"The next two I'm going to call—," he announced, seemingly aware of time restraints, "maybe I'll just do this in pairs all the way down the line. The reason I'm going to bring them both up at the same time is because, as a big-time lover of theatre, I know that a lot of the shows that I've seen that I thought were so beautiful and so stunning to look at are because of these following two people, and I have to say—I know people always say these kinds of things, but I don't know if I have ever worked with a better design team in my existence. They're both so kind and so capable and so giving and so level-headed and never made it look like it was difficult."
The teamwork of Bob Crowley (scene and costume design) and Natasha Katz (lighting design) couldn't have been better called. They occupy important equal billing on the same line, directly under the cast, on the Playbill title page.
Crowley confined this unwieldy storyline to a single set—a spot-on, richly detailed-in-the-ordinary Irish pub, replete with a mirrored bar where patrons can indulge in moments of justified and unjustified narcissism. It smacks of years of research.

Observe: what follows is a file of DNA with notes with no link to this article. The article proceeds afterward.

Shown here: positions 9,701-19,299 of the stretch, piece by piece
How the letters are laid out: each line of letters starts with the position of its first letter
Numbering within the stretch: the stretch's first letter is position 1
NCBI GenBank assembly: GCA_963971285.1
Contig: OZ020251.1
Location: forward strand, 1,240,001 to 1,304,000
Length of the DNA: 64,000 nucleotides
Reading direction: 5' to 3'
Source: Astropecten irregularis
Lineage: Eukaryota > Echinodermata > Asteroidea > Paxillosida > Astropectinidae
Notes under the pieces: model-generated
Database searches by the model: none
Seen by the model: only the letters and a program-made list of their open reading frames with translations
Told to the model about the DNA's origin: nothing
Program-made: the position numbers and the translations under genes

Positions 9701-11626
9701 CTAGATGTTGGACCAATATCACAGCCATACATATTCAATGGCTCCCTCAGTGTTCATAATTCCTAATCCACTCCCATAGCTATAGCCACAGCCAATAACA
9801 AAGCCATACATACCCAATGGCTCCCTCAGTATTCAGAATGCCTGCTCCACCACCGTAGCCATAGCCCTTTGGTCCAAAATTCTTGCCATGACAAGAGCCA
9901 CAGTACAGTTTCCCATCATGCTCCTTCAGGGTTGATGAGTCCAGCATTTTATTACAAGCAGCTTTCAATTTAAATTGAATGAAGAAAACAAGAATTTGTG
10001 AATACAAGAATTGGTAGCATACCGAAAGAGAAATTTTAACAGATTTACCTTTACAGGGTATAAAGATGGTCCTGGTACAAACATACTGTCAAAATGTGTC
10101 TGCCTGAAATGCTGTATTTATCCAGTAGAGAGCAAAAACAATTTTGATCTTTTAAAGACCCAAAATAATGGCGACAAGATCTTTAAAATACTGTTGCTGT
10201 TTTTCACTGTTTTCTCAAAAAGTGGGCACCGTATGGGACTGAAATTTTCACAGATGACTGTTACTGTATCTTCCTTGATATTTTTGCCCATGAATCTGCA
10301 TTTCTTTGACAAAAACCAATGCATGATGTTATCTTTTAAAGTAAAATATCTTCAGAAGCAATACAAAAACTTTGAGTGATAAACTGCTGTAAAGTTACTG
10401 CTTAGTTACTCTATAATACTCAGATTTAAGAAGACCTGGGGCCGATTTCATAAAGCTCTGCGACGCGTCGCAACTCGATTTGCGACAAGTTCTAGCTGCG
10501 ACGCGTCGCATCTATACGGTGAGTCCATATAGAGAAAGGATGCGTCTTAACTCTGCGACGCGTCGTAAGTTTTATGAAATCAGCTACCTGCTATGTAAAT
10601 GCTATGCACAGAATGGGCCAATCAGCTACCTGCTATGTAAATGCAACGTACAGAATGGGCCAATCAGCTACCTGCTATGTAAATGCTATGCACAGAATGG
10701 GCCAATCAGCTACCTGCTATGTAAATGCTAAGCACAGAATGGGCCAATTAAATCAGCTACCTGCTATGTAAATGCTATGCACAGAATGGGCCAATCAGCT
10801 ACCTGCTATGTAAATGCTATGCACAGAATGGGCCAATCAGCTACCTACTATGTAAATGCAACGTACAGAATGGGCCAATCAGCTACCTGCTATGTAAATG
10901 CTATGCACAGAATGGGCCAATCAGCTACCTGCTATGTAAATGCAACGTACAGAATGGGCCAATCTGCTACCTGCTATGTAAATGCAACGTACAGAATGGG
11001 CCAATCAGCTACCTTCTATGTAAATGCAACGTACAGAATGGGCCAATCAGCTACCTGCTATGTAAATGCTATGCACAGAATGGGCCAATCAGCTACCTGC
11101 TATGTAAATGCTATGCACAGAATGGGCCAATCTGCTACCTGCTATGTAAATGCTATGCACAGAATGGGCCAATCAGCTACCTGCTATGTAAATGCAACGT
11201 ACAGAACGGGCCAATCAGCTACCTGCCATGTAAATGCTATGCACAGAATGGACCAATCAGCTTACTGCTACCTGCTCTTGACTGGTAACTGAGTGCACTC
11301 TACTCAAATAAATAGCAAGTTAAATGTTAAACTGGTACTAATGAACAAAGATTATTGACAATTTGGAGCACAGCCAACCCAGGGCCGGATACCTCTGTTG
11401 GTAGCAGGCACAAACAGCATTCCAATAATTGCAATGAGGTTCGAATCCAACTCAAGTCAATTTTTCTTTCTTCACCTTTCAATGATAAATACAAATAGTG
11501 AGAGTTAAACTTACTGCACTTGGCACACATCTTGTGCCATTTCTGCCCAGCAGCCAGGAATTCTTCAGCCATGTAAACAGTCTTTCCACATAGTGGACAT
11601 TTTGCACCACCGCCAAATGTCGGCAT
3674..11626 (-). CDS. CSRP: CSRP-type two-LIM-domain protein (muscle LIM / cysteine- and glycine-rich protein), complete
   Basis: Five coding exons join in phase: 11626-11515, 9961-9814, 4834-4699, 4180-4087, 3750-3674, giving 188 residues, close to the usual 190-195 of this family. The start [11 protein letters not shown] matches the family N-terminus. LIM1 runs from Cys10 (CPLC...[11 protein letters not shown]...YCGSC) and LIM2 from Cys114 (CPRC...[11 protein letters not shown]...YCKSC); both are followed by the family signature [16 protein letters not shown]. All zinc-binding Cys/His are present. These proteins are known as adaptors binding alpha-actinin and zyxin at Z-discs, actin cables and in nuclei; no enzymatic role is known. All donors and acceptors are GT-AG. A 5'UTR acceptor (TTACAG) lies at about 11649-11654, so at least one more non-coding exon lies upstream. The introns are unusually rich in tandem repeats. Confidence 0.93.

When scenes shift to more intimate settings—a living room, a bedroom, a recording studio—this is achieved with the shifting of a little furniture and big yellow squares of light thrown on the barroom floor by Katz to suggest room boundaries. At one point, the young lovers stroll romantically along a platform above the bar and look down over the golden-flickering spectacle of Dublin by night. Very smart work!
|photo by Joseph Marzullo/WENN|